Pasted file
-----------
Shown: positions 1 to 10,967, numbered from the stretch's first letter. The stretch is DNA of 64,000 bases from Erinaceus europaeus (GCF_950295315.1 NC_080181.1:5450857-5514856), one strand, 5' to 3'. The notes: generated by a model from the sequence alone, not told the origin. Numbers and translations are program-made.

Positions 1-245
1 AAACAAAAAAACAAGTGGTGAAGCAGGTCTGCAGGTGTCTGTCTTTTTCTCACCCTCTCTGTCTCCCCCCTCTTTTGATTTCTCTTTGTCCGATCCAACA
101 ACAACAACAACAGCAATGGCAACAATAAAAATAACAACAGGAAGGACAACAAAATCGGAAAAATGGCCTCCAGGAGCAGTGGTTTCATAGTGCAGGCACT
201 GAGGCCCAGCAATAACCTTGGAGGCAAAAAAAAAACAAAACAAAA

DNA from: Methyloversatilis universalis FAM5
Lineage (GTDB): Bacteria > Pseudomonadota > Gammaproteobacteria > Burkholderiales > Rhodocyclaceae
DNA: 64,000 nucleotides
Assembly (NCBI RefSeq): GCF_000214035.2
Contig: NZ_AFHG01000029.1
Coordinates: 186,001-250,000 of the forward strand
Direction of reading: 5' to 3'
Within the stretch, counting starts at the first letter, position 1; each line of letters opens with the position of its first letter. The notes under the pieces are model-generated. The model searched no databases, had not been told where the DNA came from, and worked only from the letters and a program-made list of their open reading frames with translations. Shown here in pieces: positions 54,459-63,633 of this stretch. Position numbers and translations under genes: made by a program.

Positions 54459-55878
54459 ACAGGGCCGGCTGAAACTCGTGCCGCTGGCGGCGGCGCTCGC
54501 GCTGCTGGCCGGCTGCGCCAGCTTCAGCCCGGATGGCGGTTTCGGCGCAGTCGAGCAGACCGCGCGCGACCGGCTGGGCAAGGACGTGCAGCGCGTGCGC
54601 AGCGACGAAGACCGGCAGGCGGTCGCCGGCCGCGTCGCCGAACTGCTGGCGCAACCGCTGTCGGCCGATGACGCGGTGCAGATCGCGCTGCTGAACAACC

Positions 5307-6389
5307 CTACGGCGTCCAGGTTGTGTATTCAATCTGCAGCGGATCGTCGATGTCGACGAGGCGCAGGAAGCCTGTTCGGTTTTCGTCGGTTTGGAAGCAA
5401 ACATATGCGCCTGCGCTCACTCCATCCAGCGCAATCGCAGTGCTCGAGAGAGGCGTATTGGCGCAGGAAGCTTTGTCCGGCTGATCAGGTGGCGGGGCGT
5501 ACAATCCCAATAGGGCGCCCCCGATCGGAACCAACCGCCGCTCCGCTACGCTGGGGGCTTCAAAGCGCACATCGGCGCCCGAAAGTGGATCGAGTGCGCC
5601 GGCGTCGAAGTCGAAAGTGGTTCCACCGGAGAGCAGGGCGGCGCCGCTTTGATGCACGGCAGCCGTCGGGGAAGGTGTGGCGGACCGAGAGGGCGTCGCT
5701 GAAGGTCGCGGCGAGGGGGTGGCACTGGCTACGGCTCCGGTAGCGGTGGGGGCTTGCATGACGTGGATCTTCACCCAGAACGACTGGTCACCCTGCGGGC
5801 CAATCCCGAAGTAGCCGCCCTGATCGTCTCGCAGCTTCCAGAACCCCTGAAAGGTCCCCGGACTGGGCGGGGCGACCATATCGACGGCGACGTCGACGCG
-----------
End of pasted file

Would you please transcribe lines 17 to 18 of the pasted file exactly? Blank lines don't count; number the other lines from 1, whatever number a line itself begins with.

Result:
54601 AGCGACGAAGACCGGCAGGCGGTCGCCGGCCGCGTCGCCGAACTGCTGGCGCAACCGCTGTCGGCCGATGACGCGGTGCAGATCGCGCTGCTGAACAACC

Positions 5307-6389